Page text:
Choose What to Lose From Your Brand Message

Your product is so great that you want to tell potential customers all about it.

Like really, ALL about it.


At least, not if you value your revenue and your customers’ sanity.

When leading a Message Makeover for a company, my first job is reconciling the client to the
idea that brand messaging is, and must be, a lossy compression scheme. Every business needs to
choose what to lose from their brand messaging. What is left out matters as much as what goes

Why is this so critical? Let me count the reasons:

1. Attention: Your customer can’t care like you do

Nobody cares about your business as much as you do, and you can’t make them. Your
business probably occupies much of your waking life. You may live and breathe it. Your
prospective customer does not. And even your most loyal current customers can’t
possibly think about your offering as much as you do. They use it, hopefully love it, and
go on with the rest of their day. When selling, don’t burden them with a level of detail
they cannot possibly care about.

2. Aggregation: Your message is the map, not the territory

Messaging, like map-making or file compression, must leave out information if it is to be
useful. A map of the world in 1:1 detail would be perfectly accurate, but it wouldn’t fit
on your phone or your wall. Your Positioning Statement and Key Messages must be
similarly stripped down. It has to help your prospective customer navigate your value,
but can’t be too big for them to carry.

3. Focus: You can’t be “all about” 5 things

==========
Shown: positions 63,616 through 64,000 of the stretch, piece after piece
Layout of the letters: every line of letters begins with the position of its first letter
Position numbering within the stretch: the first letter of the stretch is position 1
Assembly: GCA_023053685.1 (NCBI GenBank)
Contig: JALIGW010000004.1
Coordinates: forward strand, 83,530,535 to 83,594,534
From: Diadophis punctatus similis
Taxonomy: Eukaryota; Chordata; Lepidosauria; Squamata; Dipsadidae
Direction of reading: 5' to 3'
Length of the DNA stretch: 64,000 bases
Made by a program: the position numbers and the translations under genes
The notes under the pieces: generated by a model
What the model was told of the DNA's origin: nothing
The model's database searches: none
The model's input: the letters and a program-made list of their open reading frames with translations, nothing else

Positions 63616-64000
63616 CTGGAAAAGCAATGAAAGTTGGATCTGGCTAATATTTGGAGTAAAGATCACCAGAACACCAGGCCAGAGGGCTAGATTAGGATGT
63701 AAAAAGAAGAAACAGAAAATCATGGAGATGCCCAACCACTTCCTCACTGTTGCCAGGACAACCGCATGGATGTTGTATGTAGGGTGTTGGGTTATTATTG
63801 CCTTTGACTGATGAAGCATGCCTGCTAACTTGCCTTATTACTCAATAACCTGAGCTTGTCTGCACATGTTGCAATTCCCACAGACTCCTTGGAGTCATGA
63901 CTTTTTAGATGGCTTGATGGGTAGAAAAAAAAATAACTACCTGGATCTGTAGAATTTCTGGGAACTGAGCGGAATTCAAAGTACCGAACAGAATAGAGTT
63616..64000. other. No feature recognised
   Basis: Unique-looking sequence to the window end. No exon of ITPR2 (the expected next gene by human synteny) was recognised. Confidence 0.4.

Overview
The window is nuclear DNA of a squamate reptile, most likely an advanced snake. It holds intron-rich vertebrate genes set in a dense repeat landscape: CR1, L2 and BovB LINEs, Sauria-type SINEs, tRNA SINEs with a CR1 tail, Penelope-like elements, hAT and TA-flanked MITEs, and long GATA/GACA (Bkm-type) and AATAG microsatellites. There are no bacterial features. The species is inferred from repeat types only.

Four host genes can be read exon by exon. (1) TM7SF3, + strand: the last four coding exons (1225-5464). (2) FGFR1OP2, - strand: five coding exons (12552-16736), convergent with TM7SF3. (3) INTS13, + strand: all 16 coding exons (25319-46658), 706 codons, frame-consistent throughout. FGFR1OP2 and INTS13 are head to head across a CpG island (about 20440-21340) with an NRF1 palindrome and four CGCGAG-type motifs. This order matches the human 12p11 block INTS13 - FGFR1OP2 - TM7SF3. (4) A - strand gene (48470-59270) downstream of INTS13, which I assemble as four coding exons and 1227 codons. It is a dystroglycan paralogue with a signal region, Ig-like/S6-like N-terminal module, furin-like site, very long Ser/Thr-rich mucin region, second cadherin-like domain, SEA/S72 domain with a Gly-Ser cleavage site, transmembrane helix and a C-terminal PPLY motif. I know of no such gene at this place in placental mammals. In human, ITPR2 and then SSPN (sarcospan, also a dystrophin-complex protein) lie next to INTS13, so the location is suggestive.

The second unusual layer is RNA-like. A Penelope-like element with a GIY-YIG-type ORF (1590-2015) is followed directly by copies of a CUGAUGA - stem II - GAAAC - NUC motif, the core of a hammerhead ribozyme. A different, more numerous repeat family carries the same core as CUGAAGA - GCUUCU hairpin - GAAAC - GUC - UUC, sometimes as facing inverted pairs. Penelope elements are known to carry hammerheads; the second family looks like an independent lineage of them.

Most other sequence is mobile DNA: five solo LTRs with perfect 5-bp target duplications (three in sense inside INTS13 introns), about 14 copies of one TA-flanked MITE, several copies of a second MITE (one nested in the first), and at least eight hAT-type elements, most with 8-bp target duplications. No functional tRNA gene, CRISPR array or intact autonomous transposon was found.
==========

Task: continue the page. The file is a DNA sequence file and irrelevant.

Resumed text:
How credible is it to describe your offering as simultaneously “lowest cost” and
“luxurious” and “focused” and “for everyone?” Not very! It’s like describing your dog as
half border collie, half golden retriever, and half pit bull. It’s too many halves! If we go
back to Michael Porter’s basic ideas of strategic positioning, standing for one good thing
naturally means standing away from many others. Walmart was all about “low prices
everyday” for decades. Only when everyone understood this did they expand to “spend
less, live better.” If one key trait represents your core value, make your Positioning
Statement about that. Leave important but secondary traits for your Key Messages or
Proof Points.

There are so many more reasons to leave even important things out of your brand message.
However, taking my own advice about brevity, I’ve left many of them out. Hopefully, these
reasons are motivation enough to start cutting down your message. Because, ironically, cutting
your message is the fast path to growing your business.

Need help figuring out what to cut? Feel free to get in touch.